Serena knows a few simple things. She will always be owned by a warlock. She will never have freedom. She will always do what her warlock wishes, regardless of how inane, frivolous, or cruel it is. And if she doesn’t follow the rules, she will be tarnished. Spelled to be bald, inked, and barren for the rest of her life—worth less than the shadow she casts.
Then her ownership is won by a barbarian from another country. With the uncertainty that comes from belonging to a new warlock, Serena questions if being tarnished is really worse than being owned by a barbarian, and tempts fate by breaking the rules. When he looks the other way instead of punishing her, she discovers a new world. The more she ventures into the forbidden, the more she learns of love and a freedom just out of reach. Serena longs for both. But in a society where women are only ever property, hoping for more could be deadly.
So who can she trust?
I received an ecopy of this book from the author in exchange for an honest review.
I was a little unsure about reading this at first. Not because I thought I wouldn't like it, but because of what it's about. The book takes place in a world where guys, who are all warlocks, are in control and see women as possessions and little more than baby makers for more warlocks. I always have a hard time with books that feature women treated this way. I almost always give them high ratings, but they always make me so angry that people could treat others this way, especially when I realize that in history, things like this were not uncommon.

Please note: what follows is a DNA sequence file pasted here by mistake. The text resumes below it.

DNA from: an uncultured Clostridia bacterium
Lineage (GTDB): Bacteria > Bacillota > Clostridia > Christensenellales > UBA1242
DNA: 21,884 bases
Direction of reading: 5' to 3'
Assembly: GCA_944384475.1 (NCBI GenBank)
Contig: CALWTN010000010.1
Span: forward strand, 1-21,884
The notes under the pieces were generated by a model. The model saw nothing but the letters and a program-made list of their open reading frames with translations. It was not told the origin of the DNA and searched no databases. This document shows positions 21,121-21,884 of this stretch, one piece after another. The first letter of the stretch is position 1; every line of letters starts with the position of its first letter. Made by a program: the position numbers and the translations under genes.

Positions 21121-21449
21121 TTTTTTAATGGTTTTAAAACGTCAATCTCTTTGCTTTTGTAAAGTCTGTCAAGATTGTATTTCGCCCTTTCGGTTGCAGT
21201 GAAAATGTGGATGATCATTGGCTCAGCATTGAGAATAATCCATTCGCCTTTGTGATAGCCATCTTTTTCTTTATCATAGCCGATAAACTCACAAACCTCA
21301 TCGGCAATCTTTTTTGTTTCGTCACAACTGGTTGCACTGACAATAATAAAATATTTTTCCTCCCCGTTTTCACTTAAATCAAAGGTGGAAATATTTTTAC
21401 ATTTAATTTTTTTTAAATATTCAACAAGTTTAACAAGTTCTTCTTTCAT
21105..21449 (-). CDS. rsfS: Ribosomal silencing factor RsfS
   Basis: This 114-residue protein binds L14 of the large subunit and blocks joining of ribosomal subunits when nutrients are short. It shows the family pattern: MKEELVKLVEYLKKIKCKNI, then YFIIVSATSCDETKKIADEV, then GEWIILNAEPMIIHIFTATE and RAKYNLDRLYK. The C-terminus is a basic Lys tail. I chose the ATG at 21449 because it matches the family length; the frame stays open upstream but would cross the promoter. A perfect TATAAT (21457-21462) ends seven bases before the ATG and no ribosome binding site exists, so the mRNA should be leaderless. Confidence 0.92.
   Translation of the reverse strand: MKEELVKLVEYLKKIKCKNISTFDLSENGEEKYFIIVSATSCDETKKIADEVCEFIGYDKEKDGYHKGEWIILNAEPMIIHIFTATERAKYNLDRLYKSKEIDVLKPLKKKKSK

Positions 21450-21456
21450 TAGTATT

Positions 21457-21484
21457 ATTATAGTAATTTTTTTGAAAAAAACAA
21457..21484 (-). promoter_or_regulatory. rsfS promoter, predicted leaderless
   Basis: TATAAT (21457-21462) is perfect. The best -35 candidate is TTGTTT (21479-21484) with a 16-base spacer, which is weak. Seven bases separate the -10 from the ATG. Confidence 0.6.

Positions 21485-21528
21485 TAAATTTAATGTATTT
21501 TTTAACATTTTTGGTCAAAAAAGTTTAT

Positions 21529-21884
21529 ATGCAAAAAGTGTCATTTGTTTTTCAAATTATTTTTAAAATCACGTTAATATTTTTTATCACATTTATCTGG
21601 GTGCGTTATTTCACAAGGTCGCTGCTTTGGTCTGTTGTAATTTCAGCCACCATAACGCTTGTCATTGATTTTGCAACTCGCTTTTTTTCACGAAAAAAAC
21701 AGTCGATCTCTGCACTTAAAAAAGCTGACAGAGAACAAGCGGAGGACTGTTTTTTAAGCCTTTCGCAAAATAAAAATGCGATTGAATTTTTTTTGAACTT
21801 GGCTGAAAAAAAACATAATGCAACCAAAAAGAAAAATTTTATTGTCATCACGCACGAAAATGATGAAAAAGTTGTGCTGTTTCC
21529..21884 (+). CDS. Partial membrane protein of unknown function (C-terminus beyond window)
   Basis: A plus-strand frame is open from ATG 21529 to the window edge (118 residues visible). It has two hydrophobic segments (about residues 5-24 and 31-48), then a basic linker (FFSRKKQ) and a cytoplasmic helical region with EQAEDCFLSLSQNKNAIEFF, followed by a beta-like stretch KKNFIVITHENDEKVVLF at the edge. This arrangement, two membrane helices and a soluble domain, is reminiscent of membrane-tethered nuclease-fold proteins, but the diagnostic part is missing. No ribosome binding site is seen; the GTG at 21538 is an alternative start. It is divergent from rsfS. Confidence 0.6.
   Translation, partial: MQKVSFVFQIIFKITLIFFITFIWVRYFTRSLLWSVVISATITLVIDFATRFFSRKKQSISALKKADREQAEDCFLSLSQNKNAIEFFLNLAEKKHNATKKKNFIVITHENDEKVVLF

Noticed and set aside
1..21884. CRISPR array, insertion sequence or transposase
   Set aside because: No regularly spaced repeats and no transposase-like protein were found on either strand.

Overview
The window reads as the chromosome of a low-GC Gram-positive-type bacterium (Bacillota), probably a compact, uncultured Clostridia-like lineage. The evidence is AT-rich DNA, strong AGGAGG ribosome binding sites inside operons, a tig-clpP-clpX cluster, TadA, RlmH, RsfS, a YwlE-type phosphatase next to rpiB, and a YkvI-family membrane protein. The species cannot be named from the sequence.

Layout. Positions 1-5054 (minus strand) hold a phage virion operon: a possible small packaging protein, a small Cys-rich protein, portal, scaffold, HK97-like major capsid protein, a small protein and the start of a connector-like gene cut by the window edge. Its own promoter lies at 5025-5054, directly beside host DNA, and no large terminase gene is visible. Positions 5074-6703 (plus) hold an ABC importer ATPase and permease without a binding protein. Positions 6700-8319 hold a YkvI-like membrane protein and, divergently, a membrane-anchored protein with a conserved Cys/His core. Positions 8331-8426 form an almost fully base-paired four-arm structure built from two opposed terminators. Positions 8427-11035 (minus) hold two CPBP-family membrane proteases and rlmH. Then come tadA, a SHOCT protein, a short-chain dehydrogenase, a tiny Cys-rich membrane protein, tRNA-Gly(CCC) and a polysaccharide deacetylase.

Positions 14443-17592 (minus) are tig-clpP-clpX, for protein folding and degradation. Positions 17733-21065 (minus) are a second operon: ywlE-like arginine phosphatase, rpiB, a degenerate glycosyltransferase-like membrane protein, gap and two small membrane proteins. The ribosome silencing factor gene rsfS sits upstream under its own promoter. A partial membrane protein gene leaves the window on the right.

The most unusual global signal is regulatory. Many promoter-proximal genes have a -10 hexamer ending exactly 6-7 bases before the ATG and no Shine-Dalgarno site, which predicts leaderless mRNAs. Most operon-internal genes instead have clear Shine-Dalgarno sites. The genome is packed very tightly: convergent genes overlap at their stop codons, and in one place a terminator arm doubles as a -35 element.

Thankfully, while this book did make me angry, I did end up liking this as much as I expected. The world-building in this book was fabulously made. The world is horrible, but it was painted so vividly that you can imagine the horribleness so clearly. This book has so much more to the world than how the women are treated as property. It's a major point, yes, but there are many other things that make up the world. One major aspect that pops up is the tarnished, who are low-class and used as unpaid servants. They are all either men without magic (they become tarnished as a toddler) or women who are being punished for pretty much anything. They are all balb and tattooed and they must live like this their entire life.
See, the book is like a mix of fantasy and dystopian. I already explained most of the dystopian, but this book also takes place in a fantasy-like world. Most of the fantasy aspect are the warlocks and the magic but there are also numerous countries that give off the vibe. One country, the one that Senera's people considered barbarians (which is very funny) is very similar to modern day and most importantly: the women are free. We never get to see this country, but you do hear a lot about it.
Now, Senera is such a brilliant character. She follows the rules, for the most part, and it did frustrate me how hard it was to get her out of the idea that she would be punished for every little thing (though, I do understand). But she always believes that what's happening to the women and the tarnished is wrong and I see her and a strong character because of that. She also is very loving and protective towards her sisters, which she has a lot of. She is a great character overall.
I wish I could say more about the book, but it's probably better if you read it yourself. The only issue I had with the book was that it was slow at times, but that's not too bad.
Overall, a really great read! The world-building is amazing and the main character is great! If you enjoy dystopian books with hints of fantasy, try this one out!
Meaning: It was amazing!